- Authorize program expenditures, create and gain approval for the annual budget; monitor quarterly and annual expense reports.
- Advanced degree, ideally a JD or PhD in political science, legal studies or a closely related field.
- Demonstrated experience and success advising undergraduates from underserved and low-income communities.
- Knowledge of pre-law advising best practices as outlined by the Law School Admissions Council and the Pre-law Advisors' National Council
Applicants should send cover letter and resume to CCNYSkaddenJob@gmail.com. We hope to move quickly with the search and encourage people interested in the position to apply by February 17, 2012. We will accept applications until the position is filled. Salary is competitive. This is a full-time position. The City College of New York/CUNY has a strong institutional commitment to the principle of diversity. In that spirit, we are particularly interested in receiving applications from a broad spectrum of individuals. Reasonable accommodations provided for individuals with disabilities upon request. An AA/EEO/IRCA/ADA employer.
January 24, 2012
Sadness vs. Depression, and Learning the Law
One of the more depressing statistics I have come across is the rate of depression among lawyers and law students. I am further depressed when I see the random studies linking depression with heightened analytical ability. The theory (and it is only a theory) is that there is a connection between high-achieving lawyers and depression, because a good lawyer will see the flaw, the catch, or the error in any argument, and thereby save his or her client dollars. Someone who is depressed is more likely to see the downside, and therefore, be a better lawyer or law student. This theory ignores the enormous social and emotional toll of depression. It impacts not just the person suffering, but the people who care about the person suffering from depression.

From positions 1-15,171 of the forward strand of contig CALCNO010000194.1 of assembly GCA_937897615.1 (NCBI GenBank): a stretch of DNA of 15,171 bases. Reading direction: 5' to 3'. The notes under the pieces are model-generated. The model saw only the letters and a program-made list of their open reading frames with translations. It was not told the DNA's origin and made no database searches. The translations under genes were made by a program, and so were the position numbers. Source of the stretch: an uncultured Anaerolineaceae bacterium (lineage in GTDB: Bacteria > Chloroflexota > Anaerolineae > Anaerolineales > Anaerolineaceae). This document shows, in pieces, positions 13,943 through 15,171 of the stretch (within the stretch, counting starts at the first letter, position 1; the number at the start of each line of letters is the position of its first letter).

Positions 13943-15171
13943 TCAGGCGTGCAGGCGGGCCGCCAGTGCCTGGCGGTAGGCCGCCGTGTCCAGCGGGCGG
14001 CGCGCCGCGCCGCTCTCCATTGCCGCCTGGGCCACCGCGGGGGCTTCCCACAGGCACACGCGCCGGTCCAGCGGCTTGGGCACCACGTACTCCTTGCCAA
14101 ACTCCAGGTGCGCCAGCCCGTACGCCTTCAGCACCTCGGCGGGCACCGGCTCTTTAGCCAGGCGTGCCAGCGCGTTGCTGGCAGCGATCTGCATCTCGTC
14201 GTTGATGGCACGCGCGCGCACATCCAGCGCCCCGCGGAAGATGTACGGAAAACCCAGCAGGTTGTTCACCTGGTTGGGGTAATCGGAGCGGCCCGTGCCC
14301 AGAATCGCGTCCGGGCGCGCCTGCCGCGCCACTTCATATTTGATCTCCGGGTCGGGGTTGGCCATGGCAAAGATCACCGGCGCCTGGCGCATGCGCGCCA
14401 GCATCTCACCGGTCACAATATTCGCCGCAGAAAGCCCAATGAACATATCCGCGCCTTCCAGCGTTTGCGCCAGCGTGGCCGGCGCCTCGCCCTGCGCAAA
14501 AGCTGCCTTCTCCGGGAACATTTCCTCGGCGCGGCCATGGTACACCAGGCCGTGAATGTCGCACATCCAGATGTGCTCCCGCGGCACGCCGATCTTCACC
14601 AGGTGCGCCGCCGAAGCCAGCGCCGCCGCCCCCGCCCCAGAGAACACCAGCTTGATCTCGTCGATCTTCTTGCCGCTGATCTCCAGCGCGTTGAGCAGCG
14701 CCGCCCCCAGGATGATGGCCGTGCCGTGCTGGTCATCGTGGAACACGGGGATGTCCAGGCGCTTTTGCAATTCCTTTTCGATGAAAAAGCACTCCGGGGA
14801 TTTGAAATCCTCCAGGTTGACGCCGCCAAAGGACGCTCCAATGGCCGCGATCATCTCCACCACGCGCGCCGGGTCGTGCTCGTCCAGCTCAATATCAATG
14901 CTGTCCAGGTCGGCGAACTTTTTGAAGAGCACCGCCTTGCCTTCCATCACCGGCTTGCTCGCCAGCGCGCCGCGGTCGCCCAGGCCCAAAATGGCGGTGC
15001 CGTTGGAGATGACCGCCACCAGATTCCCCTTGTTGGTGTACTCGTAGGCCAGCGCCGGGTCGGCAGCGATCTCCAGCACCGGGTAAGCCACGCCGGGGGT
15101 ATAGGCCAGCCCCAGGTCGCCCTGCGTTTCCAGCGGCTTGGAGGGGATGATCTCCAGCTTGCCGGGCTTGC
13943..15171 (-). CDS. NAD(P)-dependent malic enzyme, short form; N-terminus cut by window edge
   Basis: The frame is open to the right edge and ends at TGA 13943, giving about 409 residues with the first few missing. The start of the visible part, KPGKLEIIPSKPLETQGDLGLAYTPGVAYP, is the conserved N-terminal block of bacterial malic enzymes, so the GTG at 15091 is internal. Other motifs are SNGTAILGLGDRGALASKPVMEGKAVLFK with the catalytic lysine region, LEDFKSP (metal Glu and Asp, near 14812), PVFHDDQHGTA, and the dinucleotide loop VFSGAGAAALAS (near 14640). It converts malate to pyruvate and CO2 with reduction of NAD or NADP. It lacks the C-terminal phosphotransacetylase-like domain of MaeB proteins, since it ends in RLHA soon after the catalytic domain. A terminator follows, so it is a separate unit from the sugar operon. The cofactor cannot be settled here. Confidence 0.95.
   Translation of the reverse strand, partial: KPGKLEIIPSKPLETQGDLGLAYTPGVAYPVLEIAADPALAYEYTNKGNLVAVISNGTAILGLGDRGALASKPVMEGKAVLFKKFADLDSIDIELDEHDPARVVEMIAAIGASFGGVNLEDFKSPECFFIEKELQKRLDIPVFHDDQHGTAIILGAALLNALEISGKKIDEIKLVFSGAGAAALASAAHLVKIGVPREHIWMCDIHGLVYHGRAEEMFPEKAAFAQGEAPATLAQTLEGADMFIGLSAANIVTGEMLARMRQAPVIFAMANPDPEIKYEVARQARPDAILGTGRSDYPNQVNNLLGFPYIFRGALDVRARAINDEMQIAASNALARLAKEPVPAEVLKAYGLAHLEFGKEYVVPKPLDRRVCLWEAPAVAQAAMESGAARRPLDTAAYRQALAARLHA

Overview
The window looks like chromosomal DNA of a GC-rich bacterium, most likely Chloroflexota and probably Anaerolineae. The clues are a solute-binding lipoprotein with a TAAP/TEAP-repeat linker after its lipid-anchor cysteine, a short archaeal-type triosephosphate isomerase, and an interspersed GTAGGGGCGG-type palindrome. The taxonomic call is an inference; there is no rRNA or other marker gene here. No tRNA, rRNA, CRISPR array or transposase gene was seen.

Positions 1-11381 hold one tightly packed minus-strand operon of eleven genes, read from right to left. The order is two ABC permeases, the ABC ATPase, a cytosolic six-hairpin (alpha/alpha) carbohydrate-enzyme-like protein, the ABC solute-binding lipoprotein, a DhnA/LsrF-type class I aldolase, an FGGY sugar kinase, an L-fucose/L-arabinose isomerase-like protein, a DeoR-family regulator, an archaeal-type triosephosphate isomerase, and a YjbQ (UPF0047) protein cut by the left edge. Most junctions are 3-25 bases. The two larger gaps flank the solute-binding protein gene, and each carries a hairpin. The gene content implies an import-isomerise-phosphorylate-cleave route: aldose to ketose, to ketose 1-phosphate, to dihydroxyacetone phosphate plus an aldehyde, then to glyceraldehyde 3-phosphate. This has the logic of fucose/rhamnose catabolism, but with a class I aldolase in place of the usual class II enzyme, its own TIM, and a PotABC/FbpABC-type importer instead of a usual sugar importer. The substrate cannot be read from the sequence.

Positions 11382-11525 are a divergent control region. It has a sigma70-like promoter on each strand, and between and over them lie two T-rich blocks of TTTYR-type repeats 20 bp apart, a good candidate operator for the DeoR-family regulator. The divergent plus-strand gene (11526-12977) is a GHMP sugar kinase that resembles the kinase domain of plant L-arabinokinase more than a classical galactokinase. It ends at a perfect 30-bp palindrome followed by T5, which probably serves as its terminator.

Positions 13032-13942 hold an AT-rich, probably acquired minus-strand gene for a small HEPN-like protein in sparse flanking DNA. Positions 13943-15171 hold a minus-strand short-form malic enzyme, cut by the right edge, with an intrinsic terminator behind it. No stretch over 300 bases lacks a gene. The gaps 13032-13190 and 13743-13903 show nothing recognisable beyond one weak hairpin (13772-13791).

I don't like this theory. I think it gives another excuse for maintaining the status quo. Depression should not be a way of life, for any reason. There is an excellent piece in the NYT's this week on sadness and depression, and the drive to find evolutionary justifications for depression. I found the arguments for an evolutionary explanation for depression similar to the rationalizations explaining why lawyers tend to be more depressed than people in other careers. And like the author, I am disheartened when the drive for explanations leads to a justification for an unhealthy way of life.
Larry Krieger has done amazing work on law students and depression; most of us in ASP are quite familiar with his work. In ASP, we need to recognize the difference between sadness and depression. Sadness is a temporary state all of us experience; depression should not be a common experience. Due to the populations so many of us work with in ASP, we should be trained to see the differences between ordinary sadness over an unfortunate event, and depression, which as Dr. Friedman explains in the NYT article, "a failure to adapt to stress or loss, because it impairs a person’s ability to solve the very dilemmas that triggered it." Depression, unlike sadness, causes memory problems and issues with learning, which cause additional academic problems, and causes depression to snowball. (RCF)
More information on lawyers and law students and depression:
WSJ: Why are so many lawyers depressed? http://blogs.wsj.com/law/2007/12/13/why-are-so-many-lawyers-so-depressed/
Lawyers With Depression: http://www.lawyerswithdepression.com/depressionstatistics.asp
Psychology Today: The Depressed Lawyer: http://www.psychologytoday.com/blog/therapy-matters/201105/the-depressed-lawyer?page=2
New York Times: Depression Defies the Rush to Find an Evolutionary Upside: http://www.nytimes.com/2012/01/17/health/depression-defies-rush-to-find-evolutionary-upside.html